I spoke to Danny myself about this. He started off by apologizing to Luol. He apologized to me and apologized for any insult he’d offered to African people in general. He explained the incident as best he could to me. There are some things about that conversation I would like to keep between the two of us, but I came away feeling like I’d understood what he had to say.

Here is what I have to say:

I have no idea what is happening in the Atlanta Hawks organization, but I do know how the scouting world works. We all have different ways of sharing information about players and different vocabularies to do so. It crossed a line here.

That said, we are all human. We are all vulnerable. We all make mistakes.

You discover a person’s true character in their ability to learn from and then move on from those mistakes. One of the truly important things we must learn is how to forgive.

Via Grantland’s Zach Lowe, here are King’s statements:

The issue here is that nobody I know has called Danny Ferry a racist. I’m sure he’s been referred to as much in message boards I don’t frequent and comment sections I don’t peruse, but even with that highly-dubious Bonzi Wells incident from 2002 still lingering, I cannot recall any NBA voice of substance referring to Ferry in such strict terms.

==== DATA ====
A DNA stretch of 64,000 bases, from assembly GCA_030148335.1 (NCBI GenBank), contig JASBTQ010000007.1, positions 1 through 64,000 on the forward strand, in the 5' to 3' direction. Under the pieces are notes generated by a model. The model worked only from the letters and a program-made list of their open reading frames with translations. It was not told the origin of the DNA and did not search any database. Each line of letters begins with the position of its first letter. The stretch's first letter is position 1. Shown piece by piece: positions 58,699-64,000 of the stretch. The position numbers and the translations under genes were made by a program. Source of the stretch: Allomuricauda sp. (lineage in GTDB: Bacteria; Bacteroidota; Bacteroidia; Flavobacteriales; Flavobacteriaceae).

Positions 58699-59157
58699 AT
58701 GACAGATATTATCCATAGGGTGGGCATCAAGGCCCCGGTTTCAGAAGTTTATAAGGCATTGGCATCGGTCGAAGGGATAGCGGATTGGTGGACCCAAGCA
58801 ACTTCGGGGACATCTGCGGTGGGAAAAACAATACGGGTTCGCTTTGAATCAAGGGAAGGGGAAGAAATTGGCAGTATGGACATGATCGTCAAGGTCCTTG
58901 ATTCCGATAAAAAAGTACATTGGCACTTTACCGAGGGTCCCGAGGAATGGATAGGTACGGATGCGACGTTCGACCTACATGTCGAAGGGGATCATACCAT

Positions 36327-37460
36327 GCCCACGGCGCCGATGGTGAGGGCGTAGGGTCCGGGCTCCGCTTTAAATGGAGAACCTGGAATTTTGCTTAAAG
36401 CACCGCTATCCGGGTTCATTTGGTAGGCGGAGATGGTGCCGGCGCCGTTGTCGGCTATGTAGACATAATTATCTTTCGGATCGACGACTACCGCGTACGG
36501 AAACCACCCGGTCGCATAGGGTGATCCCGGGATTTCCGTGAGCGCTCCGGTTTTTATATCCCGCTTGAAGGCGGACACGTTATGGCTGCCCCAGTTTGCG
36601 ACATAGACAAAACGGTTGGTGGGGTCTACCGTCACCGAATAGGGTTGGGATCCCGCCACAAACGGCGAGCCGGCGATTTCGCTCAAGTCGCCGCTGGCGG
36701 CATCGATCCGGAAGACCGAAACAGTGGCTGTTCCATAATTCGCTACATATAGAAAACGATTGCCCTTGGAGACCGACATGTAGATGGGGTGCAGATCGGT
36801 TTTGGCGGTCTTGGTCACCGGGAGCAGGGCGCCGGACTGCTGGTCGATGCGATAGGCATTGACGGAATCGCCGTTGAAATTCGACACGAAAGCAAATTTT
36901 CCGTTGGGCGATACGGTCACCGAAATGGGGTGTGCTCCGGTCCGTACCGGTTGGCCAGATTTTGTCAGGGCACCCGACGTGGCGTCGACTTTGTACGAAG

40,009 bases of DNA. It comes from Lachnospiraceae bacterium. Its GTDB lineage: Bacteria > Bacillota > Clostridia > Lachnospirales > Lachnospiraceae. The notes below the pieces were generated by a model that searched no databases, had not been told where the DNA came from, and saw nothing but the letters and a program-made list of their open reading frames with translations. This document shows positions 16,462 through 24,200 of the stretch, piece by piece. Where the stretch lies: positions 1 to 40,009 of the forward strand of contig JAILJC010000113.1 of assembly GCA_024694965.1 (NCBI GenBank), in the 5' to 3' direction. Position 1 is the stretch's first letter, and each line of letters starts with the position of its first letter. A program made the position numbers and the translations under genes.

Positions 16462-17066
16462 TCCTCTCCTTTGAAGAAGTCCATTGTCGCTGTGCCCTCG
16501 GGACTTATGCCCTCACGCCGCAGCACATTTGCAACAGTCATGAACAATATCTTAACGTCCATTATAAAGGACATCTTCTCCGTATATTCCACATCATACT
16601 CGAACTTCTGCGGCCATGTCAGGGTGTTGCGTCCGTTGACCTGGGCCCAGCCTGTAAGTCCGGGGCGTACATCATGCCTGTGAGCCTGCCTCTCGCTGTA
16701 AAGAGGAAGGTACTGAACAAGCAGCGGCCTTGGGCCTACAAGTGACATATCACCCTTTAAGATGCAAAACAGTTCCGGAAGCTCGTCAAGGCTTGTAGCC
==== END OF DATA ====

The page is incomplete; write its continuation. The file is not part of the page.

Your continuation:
We do know that he’s prejudiced, because to impugn an entire continent as sneaky and backhanded by definition of its name alone shows a shocking lack of knowledge and character. We do know that he failed as a leader, because no voice of the basketball end of the Hawks franchise should be either relaying or (more likely) thinking and then expressing these thoughts as a way of describing a potential employee.

I cannot recall who, but someone on Twitter recently wondered aloud as to what a scouting report in someone like Ferry’s hands would say for someone like Michael Beasley. Luol Deng is widely respected and the recipient of the NBA’s Citizenship Award, and Beasley is a career-wasting flameout that is looking to join his fourth NBA team in two calendar years right now, with little luck so far and with training camp just weeks away.

The issue with that (appropriate) query is that good leaders don’t need to reduce themselves to even nastier language to describe someone like Beasley, who didn’t even bother to show some sort of care and concern for his game last season even while being gifted the opportunity to spell LeBron James and play deep into June with the Miami Heat.